The Museum as acquired two significant works of art for the collection that are currently on view in Night Vision: Nocturnes in American Art, 1860-1960. Edward Steichen’s exquisite photogravure Moonlight: The Pond, 1906, extends the Museum’s comprehensive photography collection. The motif of moonlight peeking through lines of trees over a pond was one that Steichen returned to repeatedly, and this specific image, taken in 1904 in Mamaroneck, New York, is particularly iconic. Using it as a template for his experiments with early color photography, Steichen created three prints of this photograph onto which he layered light-sensitive gums to produce colored images. He then reproduced the image as a black-and-white photogravure in Alfred Stieglitz’s publication Camera Work in 1906. Because the underlying goal of the journal was to establish photography as a fine art, the photogravures were of the highest quality.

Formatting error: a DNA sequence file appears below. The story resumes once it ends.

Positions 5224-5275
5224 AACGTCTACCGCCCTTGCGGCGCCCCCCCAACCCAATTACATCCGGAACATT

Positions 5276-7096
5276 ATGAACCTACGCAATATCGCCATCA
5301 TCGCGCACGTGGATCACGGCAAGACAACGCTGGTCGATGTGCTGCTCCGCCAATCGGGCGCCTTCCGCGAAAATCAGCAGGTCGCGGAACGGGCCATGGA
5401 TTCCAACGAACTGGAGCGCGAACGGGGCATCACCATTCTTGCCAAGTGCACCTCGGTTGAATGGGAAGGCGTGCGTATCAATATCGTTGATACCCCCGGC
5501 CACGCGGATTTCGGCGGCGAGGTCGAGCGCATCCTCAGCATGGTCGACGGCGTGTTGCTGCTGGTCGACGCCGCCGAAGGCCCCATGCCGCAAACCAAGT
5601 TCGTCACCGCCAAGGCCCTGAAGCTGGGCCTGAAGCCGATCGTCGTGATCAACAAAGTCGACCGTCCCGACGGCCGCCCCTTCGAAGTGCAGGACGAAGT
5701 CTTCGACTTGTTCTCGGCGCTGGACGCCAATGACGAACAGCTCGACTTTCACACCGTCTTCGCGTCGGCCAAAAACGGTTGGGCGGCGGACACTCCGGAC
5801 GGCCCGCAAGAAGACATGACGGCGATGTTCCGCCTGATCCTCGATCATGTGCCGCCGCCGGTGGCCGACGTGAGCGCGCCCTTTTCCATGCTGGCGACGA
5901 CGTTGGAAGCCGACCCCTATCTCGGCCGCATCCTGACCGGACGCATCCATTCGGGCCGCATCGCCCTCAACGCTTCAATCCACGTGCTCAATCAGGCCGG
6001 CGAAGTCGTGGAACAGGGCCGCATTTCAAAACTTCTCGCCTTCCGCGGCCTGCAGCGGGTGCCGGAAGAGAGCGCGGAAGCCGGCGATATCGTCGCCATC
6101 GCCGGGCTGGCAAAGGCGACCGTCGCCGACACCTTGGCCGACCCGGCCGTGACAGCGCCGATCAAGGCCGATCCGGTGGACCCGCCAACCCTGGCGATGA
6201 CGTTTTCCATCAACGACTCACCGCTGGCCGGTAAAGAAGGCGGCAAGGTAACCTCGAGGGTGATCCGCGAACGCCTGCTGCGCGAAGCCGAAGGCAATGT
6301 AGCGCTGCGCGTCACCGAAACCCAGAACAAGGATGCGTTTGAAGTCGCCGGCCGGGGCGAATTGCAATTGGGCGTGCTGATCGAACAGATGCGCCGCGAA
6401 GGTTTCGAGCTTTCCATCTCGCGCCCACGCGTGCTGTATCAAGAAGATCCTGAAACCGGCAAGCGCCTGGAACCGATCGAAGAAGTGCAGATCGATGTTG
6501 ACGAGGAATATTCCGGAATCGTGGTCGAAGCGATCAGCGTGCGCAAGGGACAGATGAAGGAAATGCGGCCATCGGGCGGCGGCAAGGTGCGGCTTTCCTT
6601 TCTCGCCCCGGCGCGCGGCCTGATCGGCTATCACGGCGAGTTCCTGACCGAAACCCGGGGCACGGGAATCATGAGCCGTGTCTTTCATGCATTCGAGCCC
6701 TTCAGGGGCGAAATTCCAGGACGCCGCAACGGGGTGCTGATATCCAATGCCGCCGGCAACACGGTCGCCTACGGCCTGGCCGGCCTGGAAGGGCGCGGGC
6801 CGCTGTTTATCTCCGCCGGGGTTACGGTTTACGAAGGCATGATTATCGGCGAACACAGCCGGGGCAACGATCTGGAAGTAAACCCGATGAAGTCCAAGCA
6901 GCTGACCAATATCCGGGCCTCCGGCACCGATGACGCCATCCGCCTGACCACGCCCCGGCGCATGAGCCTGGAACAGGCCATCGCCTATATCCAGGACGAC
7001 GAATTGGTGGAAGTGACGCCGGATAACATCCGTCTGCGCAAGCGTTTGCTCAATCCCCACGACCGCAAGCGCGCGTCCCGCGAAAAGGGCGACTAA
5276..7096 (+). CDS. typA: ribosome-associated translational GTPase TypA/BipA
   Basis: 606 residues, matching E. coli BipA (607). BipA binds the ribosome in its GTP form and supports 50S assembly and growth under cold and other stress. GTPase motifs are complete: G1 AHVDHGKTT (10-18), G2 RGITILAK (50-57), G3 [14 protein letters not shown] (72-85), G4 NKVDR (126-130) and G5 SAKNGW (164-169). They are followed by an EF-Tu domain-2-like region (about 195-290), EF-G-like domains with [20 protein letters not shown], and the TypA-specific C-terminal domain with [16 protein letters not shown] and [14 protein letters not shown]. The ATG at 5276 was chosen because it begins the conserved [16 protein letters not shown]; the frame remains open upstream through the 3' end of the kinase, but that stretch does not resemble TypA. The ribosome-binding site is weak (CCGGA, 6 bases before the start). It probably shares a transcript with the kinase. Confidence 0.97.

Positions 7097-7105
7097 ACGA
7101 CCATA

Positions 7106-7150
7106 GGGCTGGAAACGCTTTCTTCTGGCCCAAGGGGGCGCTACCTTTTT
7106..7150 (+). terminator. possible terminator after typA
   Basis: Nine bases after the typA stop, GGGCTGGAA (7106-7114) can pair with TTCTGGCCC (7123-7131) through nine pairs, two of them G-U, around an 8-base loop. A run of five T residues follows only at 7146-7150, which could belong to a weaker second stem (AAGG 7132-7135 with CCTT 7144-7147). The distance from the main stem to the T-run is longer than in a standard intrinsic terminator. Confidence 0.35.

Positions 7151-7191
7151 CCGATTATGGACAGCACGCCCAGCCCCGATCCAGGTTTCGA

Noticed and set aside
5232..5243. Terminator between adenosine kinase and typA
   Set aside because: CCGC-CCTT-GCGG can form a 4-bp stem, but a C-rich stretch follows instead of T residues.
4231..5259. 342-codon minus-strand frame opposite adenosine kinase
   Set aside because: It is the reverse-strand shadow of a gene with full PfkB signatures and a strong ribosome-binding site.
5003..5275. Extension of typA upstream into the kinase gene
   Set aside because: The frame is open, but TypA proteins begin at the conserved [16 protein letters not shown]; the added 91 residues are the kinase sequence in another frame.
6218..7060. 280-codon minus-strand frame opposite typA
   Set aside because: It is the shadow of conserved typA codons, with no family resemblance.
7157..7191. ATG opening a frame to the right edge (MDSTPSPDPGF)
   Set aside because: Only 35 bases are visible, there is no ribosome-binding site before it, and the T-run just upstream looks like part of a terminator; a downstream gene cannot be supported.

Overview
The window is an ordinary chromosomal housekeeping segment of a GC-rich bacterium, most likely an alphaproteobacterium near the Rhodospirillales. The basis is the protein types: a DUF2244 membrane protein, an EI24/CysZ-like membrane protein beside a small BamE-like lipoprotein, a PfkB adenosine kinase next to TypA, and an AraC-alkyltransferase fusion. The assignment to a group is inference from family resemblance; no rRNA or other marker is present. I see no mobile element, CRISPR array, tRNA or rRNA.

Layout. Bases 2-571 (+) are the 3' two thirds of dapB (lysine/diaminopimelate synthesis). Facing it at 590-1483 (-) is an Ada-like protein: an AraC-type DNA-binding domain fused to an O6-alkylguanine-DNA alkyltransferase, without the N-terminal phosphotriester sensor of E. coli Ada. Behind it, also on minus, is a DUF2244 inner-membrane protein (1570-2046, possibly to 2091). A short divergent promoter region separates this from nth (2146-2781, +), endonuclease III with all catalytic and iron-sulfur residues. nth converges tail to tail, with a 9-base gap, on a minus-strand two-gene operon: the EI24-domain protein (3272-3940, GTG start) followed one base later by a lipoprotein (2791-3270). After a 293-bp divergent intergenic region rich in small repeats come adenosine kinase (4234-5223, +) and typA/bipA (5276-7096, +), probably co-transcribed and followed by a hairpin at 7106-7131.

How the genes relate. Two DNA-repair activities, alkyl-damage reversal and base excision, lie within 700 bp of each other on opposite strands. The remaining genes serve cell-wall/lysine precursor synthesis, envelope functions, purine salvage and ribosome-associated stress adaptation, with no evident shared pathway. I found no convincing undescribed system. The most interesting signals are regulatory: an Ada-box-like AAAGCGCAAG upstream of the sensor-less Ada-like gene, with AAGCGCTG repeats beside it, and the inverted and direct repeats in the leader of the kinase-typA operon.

Reginald Marsh’s Smokehounds, 1934, is a rare etching, printed in an edition of 13. It is among the most gripping renderings of New York life during the Great Depression. The print focuses on a collapsing drunkard and his downtrodden companions who frequent New York’s Bowery, a socially-turbulent area at the time. Marsh captured the night-time scene with the keen eye of a journalist. He approaches this work with the skills of an artist who is well versed in the history of art. In its ambitious figurative composition and the technical mastery of the medium, Marsh was clearly influenced by Rembrandt van Rijn’s prints including the Descent from the Cross (in the BCMA’s collection).